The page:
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Friday, 7 February, 2003, 16:31 GMT
US ponders cyber war plans
Soldiers in the US army
Will cyber war ever replace convention military tactics?
The US is reportedly drawing up guidelines for cyber attacks against countries such as Iraq.

According to the Washington Post, President Bush has already laid the foundations for the US Government to develop a strategy on how and when it can penetrate and disrupt enemy computer systems.

There has also been speculation in Washington that the Pentagon is considering some form of cyber war in conjunction with any military action against Iraq the paper said.

The US army is always on the lookout for new forms of weaponry and much consideration has been given to how cyber weapons can sit alongside conventional ones.

Information warfare

Some so-called smart bombs already have the capacity to knock out electricity supplies when detonated.

Baghdad
Baghdad is not particularly wired
Any cyber war against Iraq would have to take into account how crucial computers are to the running of the country.

"Iraq has a relatively advanced telecommunications infrastructure and any cyber attack could cripple emergency services and prevent both the military and civilians from talking to each other," said DK Matai, Chief Executive of security firm mi2g.

"It would play an important part in shaking citizens' confidence in the government," he added.

There is nothing new in disabling communications and information warfare has always been a part of any military strategy.

Topography of networks

More sophisticated targeting of computer systems is unlikely, said Mike Knights, a cyber warfare expert for specialist military publisher Jane's.

"Iraq is a non-wired economy and all Iraqi computers with sensitive information will be stand-alone and not connected to the internet and therefore invulnerable to attack," he said.

The US military has never regarded computer hacking as a particularly useful part of information warfare, he said.

Ironically the US are the people that are most effective at information warfare but also are the most vulnerable to it

Mike Knights, expert on information warfare
"It will be some decades before it becomes an important strand of military strategy."

"It is not always easy to see the effects such computer attacks are having and it is difficult to understand the topography of computer networks especially primitive ones such as in Iraq," he added.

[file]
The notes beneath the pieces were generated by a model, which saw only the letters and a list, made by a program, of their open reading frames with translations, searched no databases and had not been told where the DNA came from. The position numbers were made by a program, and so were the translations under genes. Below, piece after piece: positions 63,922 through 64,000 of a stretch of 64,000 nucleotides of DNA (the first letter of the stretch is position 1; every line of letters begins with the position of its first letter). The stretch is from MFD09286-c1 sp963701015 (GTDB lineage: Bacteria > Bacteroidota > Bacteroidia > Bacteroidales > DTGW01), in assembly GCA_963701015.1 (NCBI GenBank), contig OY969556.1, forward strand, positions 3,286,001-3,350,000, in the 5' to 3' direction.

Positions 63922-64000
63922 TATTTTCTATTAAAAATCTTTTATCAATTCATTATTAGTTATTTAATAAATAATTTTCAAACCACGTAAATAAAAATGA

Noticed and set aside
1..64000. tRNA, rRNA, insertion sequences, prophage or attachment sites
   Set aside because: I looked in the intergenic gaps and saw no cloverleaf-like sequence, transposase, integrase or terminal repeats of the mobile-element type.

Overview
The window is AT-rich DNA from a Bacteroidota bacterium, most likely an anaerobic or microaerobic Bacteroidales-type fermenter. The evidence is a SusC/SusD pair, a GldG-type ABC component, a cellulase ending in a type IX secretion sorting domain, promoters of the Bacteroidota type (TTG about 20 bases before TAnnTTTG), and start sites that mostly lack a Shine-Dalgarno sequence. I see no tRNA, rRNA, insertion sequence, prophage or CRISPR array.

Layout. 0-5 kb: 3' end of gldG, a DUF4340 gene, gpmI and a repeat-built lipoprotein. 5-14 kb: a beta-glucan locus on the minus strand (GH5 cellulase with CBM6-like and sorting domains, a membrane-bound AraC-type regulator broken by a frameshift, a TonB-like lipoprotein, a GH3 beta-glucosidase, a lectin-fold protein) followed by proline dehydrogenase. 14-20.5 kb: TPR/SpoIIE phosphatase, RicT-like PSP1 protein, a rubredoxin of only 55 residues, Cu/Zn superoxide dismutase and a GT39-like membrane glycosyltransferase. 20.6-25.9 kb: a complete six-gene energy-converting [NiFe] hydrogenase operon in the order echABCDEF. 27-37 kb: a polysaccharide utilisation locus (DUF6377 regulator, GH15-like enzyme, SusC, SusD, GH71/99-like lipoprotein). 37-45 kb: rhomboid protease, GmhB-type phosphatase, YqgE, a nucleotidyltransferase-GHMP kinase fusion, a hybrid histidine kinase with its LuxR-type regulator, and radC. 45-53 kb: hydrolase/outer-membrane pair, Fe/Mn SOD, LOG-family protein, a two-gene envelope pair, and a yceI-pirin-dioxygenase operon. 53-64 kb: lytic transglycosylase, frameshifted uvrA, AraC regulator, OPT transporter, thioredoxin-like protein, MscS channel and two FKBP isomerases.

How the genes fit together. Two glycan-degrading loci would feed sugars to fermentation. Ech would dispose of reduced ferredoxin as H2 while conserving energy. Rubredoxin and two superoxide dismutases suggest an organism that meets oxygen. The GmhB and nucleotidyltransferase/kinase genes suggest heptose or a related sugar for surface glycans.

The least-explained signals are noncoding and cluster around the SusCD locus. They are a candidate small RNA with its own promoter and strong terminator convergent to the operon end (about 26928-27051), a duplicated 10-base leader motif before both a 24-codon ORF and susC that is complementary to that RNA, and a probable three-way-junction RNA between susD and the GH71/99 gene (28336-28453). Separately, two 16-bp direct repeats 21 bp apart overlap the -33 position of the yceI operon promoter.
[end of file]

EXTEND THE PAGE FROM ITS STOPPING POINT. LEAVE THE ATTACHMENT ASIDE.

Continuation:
That has not prevented the US from shipping computers with backdoor snooping facilities to Iraq and engaging in psychological warfare via e-mail said Mr Knights.

"Iraqi generals have been sent e-mails saying 'we know you personally' and requesting they send light signals to show the positions of weapons of mass destruction," he said.

US vulnerable

Iraq has about 12,000 of its 23.5m people online and was one of the last countries in the Middle East to join the net community.

It only has a tiny amount of international bandwidth.

The US on the other hand is very dependent on computer systems.

Following the 11 September terrorist attacks, the US Government has stepped up its own cyber security.

President Bush ordered a $1.5bn increase in spending on computer and network security as well as training an army of workers to thwart any cyber attack that terrorists might launch.

"Ironically the US are the people that are most effective at information warfare but also are the most vulnerable to it," said Mr Knights.

Credible threat?

Opinion differs widely on how likely such an attack is.

To bring a nation to its knees any cyber warfare attack would require nation state backing

DK Matai, mi2g
Some commentators point to nightmare scenarios in which power supplies, telecommunications and financial systems are severely disrupted by an attack.

Mr Knights does not think Iraq would be a serious player in any cyber war despite giving some consideration to such attacks.

Security firm mi2g takes the threat more seriously.

"The Slammer worm paralysed Korea, disrupted 13,000 ATMs in the US and disabled the emergency services in Seattle," said Mr Matai.

He imagines a scenario where a piece of malicious software is released onto computer networks, causing serious disruption in the cyber equivalent of a dirty bomb.

And any such attack would require state sponsorship.

"To bring a nation to its knees any cyber warfare attack would require nation state backing," he said.


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21 Jan 03 | Technology
11 Sep 02 | Technology
23 Oct 01 | Americas
01 Mar 02 | Business
11 Oct 01 | Science/Nature
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